Fannie - check
Freddie - check
Countrywide - check
Indymac - check
WaMu - check
Why did they all fail? Because they knowingly and illegally enabled mortgage fraud by writing or buying "liar's loans". They called them liar's loans for a reason. It was fraud. And they knew it.
Idiots. Committing crimes and knowingly destroying their companies all to enrich themselves with short-term commissions.
And when the arrests start, and yes, eventually, they will start, it's these companies in my personal opinion that will contribute the greatest number of new inmates to our fine prison system. Mortgage fraud is a crime. It was before Bush at least. And under the next president's justice department, let's hope it will be again.
Paulson avoided bank lines outside WaMu or a hit to the broke-ass-FDIC though, by getting his friends at JPMorgan to take them on. Who will of course then sell the $30 billion plus in toxic debt to Paulson (and the taxpayer). Brilliant.
The WM stockholders got wiped out as expected, and a lot of their employees will get the ax too. And anyone else get the feeling JPMorgan and Goldman Sachs are going to make out just fine after the dust settles and Paulson gets done with us?
WaMu is largest U.S. bank failure
Washington Mutual Inc was closed by the U.S. government in by far the largest failure of a U.S. bank, and its banking assets were sold to JPMorgan Chase & Co for $1.9 billion.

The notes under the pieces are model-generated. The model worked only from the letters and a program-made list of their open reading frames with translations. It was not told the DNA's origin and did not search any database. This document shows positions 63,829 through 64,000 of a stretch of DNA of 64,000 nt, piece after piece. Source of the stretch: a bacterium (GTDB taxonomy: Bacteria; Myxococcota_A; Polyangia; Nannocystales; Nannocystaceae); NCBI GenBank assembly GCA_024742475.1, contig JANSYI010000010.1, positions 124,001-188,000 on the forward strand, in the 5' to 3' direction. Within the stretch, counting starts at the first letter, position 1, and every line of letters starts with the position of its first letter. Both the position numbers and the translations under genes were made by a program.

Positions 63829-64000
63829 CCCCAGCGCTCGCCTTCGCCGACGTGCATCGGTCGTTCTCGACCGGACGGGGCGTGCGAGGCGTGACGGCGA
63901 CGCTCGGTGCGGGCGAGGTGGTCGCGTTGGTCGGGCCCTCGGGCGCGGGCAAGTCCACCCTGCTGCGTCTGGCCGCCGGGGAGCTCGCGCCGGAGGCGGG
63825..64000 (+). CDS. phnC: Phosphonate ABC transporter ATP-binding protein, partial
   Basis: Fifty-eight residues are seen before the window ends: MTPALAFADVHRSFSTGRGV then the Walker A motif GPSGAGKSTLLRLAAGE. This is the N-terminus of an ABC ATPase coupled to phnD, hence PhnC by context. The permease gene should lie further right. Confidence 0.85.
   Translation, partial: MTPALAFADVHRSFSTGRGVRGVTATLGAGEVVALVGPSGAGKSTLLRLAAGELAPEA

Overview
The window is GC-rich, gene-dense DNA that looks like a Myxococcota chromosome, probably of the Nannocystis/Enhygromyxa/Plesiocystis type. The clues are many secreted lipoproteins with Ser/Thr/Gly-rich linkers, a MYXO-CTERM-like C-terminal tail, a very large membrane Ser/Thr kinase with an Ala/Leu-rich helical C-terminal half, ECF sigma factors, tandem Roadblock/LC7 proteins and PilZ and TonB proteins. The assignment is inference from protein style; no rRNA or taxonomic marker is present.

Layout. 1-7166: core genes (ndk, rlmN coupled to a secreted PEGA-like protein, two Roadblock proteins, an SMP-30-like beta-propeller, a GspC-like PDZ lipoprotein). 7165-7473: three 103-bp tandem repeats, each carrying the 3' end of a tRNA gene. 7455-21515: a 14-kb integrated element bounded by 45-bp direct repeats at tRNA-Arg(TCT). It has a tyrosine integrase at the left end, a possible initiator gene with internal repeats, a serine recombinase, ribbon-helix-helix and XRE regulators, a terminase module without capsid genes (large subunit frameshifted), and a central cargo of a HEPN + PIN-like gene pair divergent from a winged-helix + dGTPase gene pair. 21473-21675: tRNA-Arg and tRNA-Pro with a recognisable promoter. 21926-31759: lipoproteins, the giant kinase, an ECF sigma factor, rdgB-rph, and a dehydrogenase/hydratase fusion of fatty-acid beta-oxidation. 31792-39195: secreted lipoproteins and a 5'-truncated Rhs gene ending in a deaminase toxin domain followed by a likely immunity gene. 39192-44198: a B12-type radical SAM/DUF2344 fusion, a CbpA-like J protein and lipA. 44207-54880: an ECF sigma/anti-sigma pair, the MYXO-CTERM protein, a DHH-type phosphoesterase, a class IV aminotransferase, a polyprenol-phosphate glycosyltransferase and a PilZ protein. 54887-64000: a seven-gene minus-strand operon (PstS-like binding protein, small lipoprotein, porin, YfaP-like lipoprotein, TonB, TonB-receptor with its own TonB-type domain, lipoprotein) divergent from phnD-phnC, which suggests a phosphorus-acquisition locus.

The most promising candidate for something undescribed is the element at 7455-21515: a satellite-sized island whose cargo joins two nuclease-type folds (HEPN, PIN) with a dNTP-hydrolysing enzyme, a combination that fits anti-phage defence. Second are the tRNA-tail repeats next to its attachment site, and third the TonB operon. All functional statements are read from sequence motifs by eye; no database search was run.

Thursday's seizure and sale is the latest historic step in U.S. government attempts to clean up a banking industry littered with toxic mortgage debt. Negotiations over a $700 billion bailout of the entire financial system stalled in Washington on Thursday.
Washington Mutual, the largest U.S. savings and loan, has been one of the lenders hardest hit by the nation's housing bust and credit crisis, and had already suffered from soaring mortgage losses.
Washington Mutual was shut by the federal Office of Thrift Supervision, and the Federal Deposit Insurance Corp was named receiver. This followed $16.7 billion of deposit outflows at the Seattle-based thrift since Sept 15, the OTS said.
"With insufficient liquidity to meet its obligations, WaMu was in an unsafe and unsound condition to transact business," the OTS said.
September 26, 2008
Posted by blogger at 9/26/2008